Friday mornings mean the arrival of Austin Kleon’s weekly newsletter — one of the few I subscribe to. This week, he linked to this piece by Cal Newport. If you don’t feel like following the link, it’s an article about how some people deemed big in their fields are/were also seen as a bit lazy.
It’s a piece about ensuring you push away as much shallow work as possible in order to do the deeper work that matters most to you. (It’s not written in absolute terms; just suggesting that maybe you don’t answer email as it comes through and not rushing to be on every call and taking part in every distracting thing.)
I usually avoid comments on most online articles because…well, you know (“HEAR MY IGNORANCE AND ANGER!!!”). But the comments on 99u typically don’t devolve into rage fests. So I peeked at the comments.
Obviously, there are those who loved the piece and praised it, but more than a couple commenters said something to the effect of:
Great advice for the exceptions, but not for most of us.
I think those people miss the point.
I’ve talked here and other places online about how I say no to many things. Offers to write monthly articles, speak at conferences and meet up groups, and so many other opportunities get shoved aside by me. And I’d be lying if I said I sometimes wonder if I hurt my own efforts in doing so. But the work that matters most to me isn’t going to get done or rise up from those other efforts…so they are things best set aside.
There are things many of us can say no to…we just often don’t think we can.
Most people I work with have work email on their phones. I don’t. I’ve gone as far at past jobs to not give managers my cell phone number, but now that it’s the only way to reach me, they have it. (But I don’t encourage them to use it.)
When managers have asked me to put work email on my phone and I’ve declined (and explained that if they like the work I do, they will continue getting that level of quality as long as I’m allowed to focus without distraction at least on occasion), they seem a little taken aback, but have yet to say “DO IT!”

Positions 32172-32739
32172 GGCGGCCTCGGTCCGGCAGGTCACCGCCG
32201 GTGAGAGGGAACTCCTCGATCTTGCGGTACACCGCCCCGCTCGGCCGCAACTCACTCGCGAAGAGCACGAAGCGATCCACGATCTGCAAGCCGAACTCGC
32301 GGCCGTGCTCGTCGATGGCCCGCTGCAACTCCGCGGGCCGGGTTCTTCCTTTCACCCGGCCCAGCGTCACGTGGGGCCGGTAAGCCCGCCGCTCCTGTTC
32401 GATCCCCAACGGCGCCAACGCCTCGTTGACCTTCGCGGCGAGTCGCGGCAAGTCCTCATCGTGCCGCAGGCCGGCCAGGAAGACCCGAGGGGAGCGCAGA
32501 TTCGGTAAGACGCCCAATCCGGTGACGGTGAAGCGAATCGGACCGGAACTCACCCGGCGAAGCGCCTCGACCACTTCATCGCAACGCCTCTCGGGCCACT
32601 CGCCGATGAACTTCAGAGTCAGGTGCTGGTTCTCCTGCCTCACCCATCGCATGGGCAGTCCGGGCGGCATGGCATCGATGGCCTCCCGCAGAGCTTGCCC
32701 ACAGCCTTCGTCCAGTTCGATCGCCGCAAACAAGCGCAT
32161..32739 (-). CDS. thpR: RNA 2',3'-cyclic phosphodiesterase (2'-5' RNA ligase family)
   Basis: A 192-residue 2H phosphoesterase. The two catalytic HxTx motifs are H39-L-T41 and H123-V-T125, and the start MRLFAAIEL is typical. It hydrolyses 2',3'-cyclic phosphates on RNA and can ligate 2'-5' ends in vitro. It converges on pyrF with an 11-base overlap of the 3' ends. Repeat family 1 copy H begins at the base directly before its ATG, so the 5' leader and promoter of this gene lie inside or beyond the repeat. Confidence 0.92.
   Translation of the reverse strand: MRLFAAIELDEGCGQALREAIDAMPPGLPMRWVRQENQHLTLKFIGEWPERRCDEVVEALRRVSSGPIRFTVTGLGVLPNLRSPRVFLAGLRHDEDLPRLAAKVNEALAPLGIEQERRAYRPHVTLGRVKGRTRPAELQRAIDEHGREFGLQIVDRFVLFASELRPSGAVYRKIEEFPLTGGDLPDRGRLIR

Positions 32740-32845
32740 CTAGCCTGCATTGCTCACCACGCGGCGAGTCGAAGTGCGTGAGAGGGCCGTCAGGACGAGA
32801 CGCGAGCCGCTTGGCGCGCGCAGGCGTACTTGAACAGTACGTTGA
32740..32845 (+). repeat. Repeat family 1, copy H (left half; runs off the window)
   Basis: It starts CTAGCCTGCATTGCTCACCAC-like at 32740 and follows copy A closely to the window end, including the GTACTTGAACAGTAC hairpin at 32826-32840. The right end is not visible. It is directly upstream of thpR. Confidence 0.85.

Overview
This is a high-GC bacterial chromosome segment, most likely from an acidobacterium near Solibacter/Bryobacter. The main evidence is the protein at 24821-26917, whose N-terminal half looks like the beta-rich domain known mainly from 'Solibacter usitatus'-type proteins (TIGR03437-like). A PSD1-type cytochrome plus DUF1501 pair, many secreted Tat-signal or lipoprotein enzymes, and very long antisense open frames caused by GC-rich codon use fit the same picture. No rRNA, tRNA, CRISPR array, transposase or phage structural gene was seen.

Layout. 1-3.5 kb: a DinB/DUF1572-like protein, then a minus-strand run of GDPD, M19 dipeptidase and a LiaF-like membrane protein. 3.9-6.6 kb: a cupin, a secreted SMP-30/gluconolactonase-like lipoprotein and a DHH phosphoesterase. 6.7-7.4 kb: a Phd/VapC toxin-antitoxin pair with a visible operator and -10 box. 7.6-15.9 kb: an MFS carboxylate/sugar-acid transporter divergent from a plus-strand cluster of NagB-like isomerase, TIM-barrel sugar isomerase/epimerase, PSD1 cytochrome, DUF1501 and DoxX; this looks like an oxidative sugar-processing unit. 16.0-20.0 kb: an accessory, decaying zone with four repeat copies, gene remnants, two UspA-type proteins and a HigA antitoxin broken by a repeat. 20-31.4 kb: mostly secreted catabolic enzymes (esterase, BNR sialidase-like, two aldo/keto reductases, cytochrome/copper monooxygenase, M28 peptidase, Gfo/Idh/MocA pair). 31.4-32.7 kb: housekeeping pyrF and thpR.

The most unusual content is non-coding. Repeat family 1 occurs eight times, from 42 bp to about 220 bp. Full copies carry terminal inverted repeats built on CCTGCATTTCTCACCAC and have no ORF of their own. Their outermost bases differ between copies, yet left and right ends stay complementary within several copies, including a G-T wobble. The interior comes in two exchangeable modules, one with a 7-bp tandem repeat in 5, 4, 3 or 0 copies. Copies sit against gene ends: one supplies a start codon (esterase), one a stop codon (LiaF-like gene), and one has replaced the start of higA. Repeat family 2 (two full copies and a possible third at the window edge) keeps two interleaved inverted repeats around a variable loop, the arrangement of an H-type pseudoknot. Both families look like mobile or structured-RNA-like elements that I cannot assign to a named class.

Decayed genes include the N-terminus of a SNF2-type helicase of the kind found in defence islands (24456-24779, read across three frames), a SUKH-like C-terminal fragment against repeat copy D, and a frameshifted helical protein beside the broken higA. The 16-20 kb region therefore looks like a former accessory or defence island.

So to those commenters saying, “Nice for the exceptional superstars, but not for the rest of us,” I don’t see a piece like this saying:
RESIST ALL THE THINGS! SAY NO TO EVERYTHING!!!
It seems to just be saying, “Appreciate time dedicated to your best and deepest work. At least enough that you cut out some of the distractions you can.”
There’s a conference going on in the area this weekend I should be at. Many friends are there, and it’s organized by someone at the company where I work. Many coworkers in other groups are speaking there. It’s related in many ways to the work I do at my day job.
But as I’ve mentioned elsewhere, September is the beginning of my writing year. I wrapped up a story that’s been in me for a long time, and things are moving well on the rewrite of the novel. And while it’s not cool outside in Texas by any stretch of the imagination, it’s not blazing hot in the mornings — which means getting out and paddling in the canoe on weekends. (That does more for the deeper work I’m doing than rushing around sessions at a conference.)
I think it’s these kinds of efforts Cal Newport is talking about in the piece he wrote: simply cutting where you can to ensure you have time to clear your mind and do the work that matters most to you.
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